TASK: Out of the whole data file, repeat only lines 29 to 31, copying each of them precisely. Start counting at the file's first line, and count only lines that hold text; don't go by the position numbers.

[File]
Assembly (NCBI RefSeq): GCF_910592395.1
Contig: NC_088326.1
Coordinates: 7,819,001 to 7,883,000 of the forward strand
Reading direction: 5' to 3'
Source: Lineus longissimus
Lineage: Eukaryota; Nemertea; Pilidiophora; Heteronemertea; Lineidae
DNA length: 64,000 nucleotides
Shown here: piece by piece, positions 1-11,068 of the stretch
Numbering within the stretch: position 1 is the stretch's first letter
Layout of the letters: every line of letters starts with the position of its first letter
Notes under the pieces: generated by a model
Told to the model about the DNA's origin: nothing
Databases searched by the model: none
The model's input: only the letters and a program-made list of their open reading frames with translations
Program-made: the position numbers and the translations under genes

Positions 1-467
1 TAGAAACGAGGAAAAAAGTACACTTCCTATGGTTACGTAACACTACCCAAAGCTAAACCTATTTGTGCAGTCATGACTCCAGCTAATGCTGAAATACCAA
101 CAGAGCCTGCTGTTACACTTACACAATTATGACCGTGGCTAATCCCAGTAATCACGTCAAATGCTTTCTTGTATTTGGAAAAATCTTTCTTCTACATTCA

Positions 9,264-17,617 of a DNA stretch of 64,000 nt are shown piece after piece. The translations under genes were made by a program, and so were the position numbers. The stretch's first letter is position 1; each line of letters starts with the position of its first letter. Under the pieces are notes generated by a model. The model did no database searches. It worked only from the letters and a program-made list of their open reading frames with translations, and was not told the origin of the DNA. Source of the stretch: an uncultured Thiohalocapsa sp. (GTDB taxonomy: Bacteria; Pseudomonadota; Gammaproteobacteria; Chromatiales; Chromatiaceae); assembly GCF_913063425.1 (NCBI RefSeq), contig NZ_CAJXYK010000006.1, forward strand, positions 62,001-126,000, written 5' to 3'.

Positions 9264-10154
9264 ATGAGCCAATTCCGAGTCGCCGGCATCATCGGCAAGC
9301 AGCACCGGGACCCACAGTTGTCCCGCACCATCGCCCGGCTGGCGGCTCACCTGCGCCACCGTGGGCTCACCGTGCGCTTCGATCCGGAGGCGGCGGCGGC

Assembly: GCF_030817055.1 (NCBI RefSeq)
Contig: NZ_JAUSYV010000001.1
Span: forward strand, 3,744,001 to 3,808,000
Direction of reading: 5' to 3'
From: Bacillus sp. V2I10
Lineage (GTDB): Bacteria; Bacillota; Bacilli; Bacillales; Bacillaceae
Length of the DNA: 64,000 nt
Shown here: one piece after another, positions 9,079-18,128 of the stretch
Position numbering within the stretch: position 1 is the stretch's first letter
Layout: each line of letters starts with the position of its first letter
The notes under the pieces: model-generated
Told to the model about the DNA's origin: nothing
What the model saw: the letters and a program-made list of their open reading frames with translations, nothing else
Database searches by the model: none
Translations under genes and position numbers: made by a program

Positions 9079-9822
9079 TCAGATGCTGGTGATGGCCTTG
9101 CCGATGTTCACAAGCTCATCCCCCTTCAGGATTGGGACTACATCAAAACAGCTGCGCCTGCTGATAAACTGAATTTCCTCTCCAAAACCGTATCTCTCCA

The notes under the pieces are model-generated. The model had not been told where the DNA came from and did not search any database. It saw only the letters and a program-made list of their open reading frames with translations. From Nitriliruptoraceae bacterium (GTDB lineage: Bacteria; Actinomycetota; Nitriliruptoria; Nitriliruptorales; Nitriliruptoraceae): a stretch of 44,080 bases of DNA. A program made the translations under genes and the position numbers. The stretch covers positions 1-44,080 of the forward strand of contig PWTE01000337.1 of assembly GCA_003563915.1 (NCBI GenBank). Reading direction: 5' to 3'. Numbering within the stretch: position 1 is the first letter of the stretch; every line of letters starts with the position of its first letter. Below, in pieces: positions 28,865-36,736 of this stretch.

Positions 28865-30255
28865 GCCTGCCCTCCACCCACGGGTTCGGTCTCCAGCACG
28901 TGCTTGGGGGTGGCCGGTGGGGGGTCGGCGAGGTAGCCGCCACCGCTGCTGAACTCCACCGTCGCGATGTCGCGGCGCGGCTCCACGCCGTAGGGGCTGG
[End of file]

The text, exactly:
Length of the DNA: 64,000 nt
Shown here: one piece after another, positions 9,079-18,128 of the stretch
Position numbering within the stretch: position 1 is the stretch's first letter